• SRQTom

    As an INTP I found the description of part of my thought process as “depersonalizing everything” both informative and interesting. I don’t think of it myself as depersonalizing everything, but then again I don’t have the emotional attachments to my belief system in the way most other types do. I not only want to know the logic behind something [logic in the sense of how everything is working together], I NEED to know the logic behind something, otherwise I have no idea what to do in a particular situation. Unfortunately the only way I can do this is by breaking [or smashing] it down into its individual components and removing any emotional bias towards it.

    For example, In the past I’ve had people give me the growth advice of “noting things that need doing,” but when I tried to do this I came up with absolutely nothing. When I discussed this with someone they told me that the person who gave you this advice is probably expecting you to be able to walk into a room and see what needs to be done, or what needs to happen, and do it. But unless I know how a particular room is supposed to be functioning [the logic of it] I have no idea what needs to be done. Is it a living room? A dining room? Is there an event happening in this room? If so what type of event? These all have different functions and thus need different things and different set ups.

    What I don’t think people realize though is that we’re [and with “we” here I am referring to healthy INTPs] not smashing their belief system because we hate it [or them] or something. We’re smashing it because we want to find the weak points and strengthen them; we want to know how it works so that we can make it better, more stable, and able to stand up to all the attacks that life and people are going to throw at it.

    On the feeling like we’re broken part…I actually had this same opinion of myself growing up [I’m 31 now]; I just felt like I was broken. Everyone else seemed able to connect with other people and make friends and all that, but for some reason I couldn’t. I really wish I would have known about MBTI back then. It would have not only explained a lot, but also would have shown me what to do and how to grow.

    Thanks for this podcast, it was much appreciated.

  • Craig

    I finally listened to this podcast, it is really good. As an INTP, the accuracy/exploration front seat passenger analogy helped for me to understand why I enjoy travel so much, and enjoy many other activities, all of which are outside of my comfort zone. As a stereotypical genius and geek, I have experienced all the struggles you discuss. Understanding my struggles in the light of a personality trait and not as byproduct of other traits, helps me explicitly address my shortcomings, and understand why some approaches work while others do not. Thanks also for motivating me to enter another discomfort zone – finding my tribe. Triple Nine Society helped a little, but that addressed just a small part of my whole. Thanks Antonia and Joel.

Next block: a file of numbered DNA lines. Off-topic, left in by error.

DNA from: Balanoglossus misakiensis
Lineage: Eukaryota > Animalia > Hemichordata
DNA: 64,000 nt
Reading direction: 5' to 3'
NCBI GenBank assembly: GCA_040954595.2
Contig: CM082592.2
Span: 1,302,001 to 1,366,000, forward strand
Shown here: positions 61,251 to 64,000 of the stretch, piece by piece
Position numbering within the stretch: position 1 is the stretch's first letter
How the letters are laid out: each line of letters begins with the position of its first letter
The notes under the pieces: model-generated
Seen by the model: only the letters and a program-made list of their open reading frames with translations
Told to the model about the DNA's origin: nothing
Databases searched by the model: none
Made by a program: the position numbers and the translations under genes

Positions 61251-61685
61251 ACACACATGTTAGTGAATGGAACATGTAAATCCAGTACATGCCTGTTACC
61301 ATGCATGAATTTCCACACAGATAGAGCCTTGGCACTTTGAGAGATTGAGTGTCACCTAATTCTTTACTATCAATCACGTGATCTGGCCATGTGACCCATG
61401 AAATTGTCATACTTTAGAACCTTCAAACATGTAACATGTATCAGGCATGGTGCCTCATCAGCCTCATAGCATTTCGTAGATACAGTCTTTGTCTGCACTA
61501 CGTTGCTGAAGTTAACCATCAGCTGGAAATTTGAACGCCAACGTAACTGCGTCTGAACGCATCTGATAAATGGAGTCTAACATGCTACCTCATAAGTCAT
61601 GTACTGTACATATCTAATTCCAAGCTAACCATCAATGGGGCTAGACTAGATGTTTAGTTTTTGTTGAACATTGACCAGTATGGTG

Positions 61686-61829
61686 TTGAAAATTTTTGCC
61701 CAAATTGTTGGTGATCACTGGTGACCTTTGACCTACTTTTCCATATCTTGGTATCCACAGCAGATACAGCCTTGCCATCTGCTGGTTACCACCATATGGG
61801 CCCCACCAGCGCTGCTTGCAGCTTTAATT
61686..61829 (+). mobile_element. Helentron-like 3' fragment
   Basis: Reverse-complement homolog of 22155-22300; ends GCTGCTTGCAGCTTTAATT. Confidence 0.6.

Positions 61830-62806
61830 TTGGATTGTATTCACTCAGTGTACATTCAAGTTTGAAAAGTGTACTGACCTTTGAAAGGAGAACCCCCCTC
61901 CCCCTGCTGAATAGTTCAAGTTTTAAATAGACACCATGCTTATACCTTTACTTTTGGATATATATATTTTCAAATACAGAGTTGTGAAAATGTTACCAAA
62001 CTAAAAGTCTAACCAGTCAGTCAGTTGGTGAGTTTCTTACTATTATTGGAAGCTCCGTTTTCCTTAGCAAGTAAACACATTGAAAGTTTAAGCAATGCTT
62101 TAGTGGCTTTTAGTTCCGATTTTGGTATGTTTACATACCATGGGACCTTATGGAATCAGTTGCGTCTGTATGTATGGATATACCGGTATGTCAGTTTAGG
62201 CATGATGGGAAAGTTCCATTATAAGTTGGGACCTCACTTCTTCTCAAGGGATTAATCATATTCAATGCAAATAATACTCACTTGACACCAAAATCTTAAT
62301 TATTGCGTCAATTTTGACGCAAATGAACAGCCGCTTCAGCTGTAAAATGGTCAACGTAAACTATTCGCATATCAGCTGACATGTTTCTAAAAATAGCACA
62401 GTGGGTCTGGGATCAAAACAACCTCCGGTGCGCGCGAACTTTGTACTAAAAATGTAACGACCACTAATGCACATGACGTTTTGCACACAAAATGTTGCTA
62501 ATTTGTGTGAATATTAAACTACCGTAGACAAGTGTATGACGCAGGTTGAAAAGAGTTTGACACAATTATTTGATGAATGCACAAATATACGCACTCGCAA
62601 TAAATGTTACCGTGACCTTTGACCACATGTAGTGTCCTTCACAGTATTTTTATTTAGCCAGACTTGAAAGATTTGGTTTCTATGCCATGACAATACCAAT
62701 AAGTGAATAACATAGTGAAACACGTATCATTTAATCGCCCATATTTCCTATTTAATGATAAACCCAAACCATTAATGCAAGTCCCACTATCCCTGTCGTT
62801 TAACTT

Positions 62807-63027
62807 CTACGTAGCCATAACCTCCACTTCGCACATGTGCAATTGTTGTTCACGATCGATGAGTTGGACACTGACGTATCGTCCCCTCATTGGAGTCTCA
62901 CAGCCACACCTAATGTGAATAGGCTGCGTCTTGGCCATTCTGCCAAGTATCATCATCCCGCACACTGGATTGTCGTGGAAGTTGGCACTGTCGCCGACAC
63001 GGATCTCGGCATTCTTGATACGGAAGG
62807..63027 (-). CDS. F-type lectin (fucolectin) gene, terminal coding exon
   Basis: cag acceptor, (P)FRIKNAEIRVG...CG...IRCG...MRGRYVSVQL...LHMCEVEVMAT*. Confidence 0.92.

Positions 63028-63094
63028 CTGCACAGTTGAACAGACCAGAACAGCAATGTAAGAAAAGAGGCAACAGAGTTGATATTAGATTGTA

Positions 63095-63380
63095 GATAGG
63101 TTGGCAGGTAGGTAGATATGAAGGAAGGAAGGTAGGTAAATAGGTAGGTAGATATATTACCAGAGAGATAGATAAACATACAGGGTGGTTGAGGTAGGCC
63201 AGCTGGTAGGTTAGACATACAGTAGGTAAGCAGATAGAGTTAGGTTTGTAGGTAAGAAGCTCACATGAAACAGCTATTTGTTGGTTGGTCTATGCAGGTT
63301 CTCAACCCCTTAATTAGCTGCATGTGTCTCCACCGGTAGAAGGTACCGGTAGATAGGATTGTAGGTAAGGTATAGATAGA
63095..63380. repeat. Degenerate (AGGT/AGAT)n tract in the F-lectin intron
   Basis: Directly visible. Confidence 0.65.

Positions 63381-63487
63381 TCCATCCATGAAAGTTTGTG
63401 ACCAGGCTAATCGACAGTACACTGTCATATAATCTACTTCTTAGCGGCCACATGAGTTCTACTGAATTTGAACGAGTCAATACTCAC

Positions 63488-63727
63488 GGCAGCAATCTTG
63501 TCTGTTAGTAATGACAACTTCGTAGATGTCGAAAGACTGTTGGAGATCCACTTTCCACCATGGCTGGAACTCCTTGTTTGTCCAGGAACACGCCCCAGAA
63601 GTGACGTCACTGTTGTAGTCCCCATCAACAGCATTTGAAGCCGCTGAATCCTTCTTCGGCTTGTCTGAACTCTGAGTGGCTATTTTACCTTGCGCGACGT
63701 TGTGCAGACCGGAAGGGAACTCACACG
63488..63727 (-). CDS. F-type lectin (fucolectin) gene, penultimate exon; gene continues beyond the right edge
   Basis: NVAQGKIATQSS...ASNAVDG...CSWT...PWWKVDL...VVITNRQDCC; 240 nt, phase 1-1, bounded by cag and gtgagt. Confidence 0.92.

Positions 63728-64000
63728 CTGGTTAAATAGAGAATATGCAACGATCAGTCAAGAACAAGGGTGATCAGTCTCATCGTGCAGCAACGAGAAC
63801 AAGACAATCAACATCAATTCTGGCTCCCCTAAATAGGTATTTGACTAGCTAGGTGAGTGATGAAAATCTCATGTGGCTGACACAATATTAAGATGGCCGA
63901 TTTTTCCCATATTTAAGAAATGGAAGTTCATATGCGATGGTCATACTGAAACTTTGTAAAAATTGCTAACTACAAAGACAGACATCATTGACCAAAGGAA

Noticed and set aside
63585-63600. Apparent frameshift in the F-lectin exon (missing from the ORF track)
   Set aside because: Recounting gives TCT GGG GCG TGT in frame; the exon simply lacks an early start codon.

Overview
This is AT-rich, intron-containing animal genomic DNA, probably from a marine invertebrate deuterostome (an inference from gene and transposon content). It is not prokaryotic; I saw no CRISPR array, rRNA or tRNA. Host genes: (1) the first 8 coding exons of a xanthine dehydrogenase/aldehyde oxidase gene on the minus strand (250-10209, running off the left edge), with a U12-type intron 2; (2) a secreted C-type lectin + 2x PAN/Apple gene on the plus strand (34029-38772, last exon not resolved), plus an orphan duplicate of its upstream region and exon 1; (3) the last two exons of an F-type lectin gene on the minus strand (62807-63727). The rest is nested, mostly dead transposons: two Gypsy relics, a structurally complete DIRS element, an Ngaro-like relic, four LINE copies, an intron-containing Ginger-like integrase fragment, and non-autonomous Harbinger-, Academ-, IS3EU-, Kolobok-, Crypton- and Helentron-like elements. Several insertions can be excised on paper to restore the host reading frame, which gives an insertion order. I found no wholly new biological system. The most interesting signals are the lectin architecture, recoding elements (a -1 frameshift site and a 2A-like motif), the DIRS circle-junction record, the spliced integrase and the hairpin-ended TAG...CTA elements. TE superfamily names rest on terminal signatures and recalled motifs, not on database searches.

• Ellen

    The part about INTP offerings being rejected by others really resonated with me. You made this INTP female cry. #GettingInTouchWithMyInner3YearOld

    Also, the part about being looked at like an odd duck *really* resonated with me. I remember loving _The Ugly Duckling as a child_. You helped me understand why.

  • Daryl

    WOW, this website is incredible! It’s really helping me understand myself more and validating many of my thoughts and observations about myself and the way I see world as an INTP. I am fascinated by your knowledge and incite of personalities and behavior. I can’t wait to explore more of how I can improve myself in areas that I am having difficulties with. Thank you for this website, for your open honest approach and the opportunity for me to participate.

  • Thomas

    Hey guys, INTP here 🙂
    Thank you for the podcast 🙂

    I have (for now) just one thing to ask/criticize: 😀 (Nitpicking incoming 😀 )
    Could you please move the crosshair of the podcast/video a few pixels to the right or the brain a few pixels to the left 😀
    It’s very distracting 😀

  • Susie

    I already knew I was not broken. Try telling that to the adults in my life at the time, especially the ENTP!

  • Joy

    “The 13-year-old process is Extraverted Feeling (Fe)” <– 3 year old

  • Mona Mede

    Thank you for emailing me this podcast.

    I can share my story 🙂 that would be fun!
    As a child I rarley spoke and I had bad situation at home with my parents fighting all the time about money so I was spending as much time outside as possible taking all evening classes, biking and listining others girls about guys 😛 I had no interests in guys but I wanted to hear others stories (I think now that I learned from it).

    At schoole my favourite subject was phychology course, math, sport and painting and I took it all in my extra time. I had no idea what I would like to do after collage so I moved to UK for a year as a child care, then I come back and I’ve started IT University when I also took a place in student exchange in Germany.

    I had multiple jobs optoelectronic laboratory assitant, IT tester and programmer, interior designer, project manager, and so on… Now I am creating my own application about better communication for other people.

    I recently doubt that I am INTP as I don’t really feel that I have social issues. I always feel a bit weird but my interpretation was rather that I am simply special :P. At some point in college I took approach that I am build with my experience/memories and even if those experiences were bad or I didnt liked them, I won’t be the same person without them.